Yuli Gurriel has played professional baseball around the world, suiting up in Cuba and Japan before making his way to MLB. Yet since moving stateside, Gurriel has worn just one uniform, and it still seems strange to think of him wearing any colors other than blue, orange, and white. In seven years with the Houston Astros, he won a Gold Glove, four American League pennants, and two World Series championships. Someday, he’ll earn a plaque in the Astros Hall of Fame. In 2023, however, he’s hoping to prolong his big-league career with a new ball club.
Astros GM Dana Brown has professed a tad bit of interest in re-signing Gurriel, although that supposed interest may have been a gesture of respect rather than a genuine expression of desire. With José Abreu at first base and Michael Brantley as the DH, there isn’t room for Gurriel in Houston’s starting lineup. He could take a spot on the bench, displacing David Hensley, but Gurriel would likely prefer more guaranteed playing time and the Astros might prefer to see what Hensley has to offer.
Per the Miami Herald, the Marlins made an offer to Gurriel earlier this winter, but the veteran was hesitant to accept. The Fish eventually nixed the deal, although the Herald’s report suggests they could still invite Gurriel to camp as a non-roster invitee. Perhaps he should have taken the guaranteed cash when it was still on the table. The Twins, another club linked to the first baseman this offseason, recently came to terms with Donovan Solano. Presumably, Solano took the roster spot and the salary that might have otherwise gone to Gurriel.
Spring training is now well underway, and Gurriel’s options are dwindling. Most teams with room for a veteran first base bat have already found their guy: the Reds nabbed Wil Myers, the Cubs picked Eric Hosmer, and the Athletics took a chance on Jesús Aguilar. At this point, it’s unlikely Gurriel will find a team willing to offer him regular at-bats, and he may have to settle for a minor league deal. It’s a disappointing outcome for a player just one year removed from winning the AL batting title and putting up a career-best 132 wRC+. So how did Gurriel get to this point?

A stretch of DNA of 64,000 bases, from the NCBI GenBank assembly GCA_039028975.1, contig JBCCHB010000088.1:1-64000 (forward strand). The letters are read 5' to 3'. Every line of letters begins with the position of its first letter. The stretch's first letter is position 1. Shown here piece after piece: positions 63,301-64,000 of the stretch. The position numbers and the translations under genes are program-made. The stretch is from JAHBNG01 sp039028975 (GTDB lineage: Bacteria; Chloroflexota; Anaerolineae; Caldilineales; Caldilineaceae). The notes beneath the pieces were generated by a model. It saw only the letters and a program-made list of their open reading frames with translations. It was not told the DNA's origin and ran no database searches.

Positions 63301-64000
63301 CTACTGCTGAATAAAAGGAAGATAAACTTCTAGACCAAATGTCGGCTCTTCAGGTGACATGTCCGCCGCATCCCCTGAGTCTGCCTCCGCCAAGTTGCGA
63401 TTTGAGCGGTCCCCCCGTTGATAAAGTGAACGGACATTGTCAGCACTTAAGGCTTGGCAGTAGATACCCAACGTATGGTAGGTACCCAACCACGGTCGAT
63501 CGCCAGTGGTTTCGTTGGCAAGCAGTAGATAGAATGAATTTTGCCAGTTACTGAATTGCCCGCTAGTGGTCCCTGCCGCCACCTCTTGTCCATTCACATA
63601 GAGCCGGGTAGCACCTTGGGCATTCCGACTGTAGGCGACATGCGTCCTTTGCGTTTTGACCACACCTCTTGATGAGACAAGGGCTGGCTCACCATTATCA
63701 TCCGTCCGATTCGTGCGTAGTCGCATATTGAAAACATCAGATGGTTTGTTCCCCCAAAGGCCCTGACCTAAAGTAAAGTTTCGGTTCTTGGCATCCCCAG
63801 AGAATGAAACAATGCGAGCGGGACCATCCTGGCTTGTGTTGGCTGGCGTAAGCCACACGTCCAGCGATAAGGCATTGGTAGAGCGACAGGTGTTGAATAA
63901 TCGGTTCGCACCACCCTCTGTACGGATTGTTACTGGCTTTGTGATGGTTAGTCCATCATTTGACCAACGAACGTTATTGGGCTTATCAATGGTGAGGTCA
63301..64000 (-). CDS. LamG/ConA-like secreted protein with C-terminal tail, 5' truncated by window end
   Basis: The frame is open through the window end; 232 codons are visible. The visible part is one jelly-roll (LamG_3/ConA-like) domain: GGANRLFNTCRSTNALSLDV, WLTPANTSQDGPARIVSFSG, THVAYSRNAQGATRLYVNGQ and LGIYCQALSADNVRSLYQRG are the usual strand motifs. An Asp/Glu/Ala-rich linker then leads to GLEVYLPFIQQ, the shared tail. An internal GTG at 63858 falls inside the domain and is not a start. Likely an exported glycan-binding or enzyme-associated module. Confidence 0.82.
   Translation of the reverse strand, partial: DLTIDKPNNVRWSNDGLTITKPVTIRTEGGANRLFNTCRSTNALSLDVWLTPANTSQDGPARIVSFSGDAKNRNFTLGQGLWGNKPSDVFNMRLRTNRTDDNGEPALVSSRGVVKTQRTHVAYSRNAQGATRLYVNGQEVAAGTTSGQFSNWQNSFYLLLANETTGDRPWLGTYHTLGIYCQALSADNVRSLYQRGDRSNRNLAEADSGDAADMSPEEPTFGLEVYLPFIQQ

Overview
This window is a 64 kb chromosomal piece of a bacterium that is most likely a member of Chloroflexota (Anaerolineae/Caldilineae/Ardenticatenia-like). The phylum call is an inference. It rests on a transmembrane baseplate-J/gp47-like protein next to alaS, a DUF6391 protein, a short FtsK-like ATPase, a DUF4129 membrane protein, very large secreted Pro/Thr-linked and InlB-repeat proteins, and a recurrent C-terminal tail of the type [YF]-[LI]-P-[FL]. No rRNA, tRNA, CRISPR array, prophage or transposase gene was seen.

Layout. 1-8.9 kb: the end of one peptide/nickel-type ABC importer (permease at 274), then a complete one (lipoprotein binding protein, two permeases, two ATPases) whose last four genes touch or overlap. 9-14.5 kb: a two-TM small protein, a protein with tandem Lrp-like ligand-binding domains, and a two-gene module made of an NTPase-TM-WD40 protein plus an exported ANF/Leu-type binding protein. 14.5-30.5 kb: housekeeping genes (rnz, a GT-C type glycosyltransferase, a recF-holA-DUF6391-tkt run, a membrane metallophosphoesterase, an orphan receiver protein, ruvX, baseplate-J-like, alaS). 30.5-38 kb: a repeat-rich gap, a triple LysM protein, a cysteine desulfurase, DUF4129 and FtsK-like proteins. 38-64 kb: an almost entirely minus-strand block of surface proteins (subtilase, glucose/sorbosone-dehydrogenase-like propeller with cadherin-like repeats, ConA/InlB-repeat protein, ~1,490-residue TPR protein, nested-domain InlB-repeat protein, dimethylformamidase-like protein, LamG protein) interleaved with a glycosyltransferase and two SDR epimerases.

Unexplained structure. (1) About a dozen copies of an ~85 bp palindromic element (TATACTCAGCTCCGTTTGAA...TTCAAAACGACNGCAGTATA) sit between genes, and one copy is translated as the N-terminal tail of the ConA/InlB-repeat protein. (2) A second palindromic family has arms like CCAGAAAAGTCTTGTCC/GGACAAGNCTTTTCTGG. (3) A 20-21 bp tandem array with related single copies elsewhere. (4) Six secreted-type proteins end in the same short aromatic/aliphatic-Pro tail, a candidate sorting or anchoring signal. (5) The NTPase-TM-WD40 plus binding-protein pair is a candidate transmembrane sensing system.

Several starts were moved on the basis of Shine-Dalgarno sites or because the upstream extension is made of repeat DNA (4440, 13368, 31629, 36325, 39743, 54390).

The 2022 season was a tough one for Gurriel. In 584 PA, he was worth -0.9 WAR, the lowest figure among qualified hitters. Once heralded as a five-tool player, Gurriel was a shell of his former self. His bat was mediocre, his power was lacking, his baserunning was poor, and his defense was lousy – in other words, his toolbox was empty. In 2021, Gurriel gave fans hope that he could buck the aging curve. Last year, however, his 38 years caught up to him.
Gurriel’s Baseball Savant page provides a good preliminary explanation of what went wrong. His barrel rate dropped, his hard-hit rate dropped, and – you guessed it – his average exit velocity dropped too. He wasn’t hitting the ball as hard as he used to, so he wasn’t getting as many hits. Yet the problem was more localized than that. On groundballs and line drives, his average EV and HardHit% were both close to his career averages. But on fly balls, his quality of contact took a major hit:
Gurriel’s Exit Velocity
|Year(s)||Avg. EV on FB||Avg. EV on GB||Avg. EV on LD|
via Baseball Savant
|Year(s)||HardHit% on FB||HardHit% on GB||HardHit% on LD|
via Baseball Savant
With that in mind, it’s no surprise Gurriel’s production on fly balls suffered in 2022:
Gurriel’s Production on Batted Balls
|Year(s)||wRC+ on FB||wRC+ on GB||wRC+ on LD|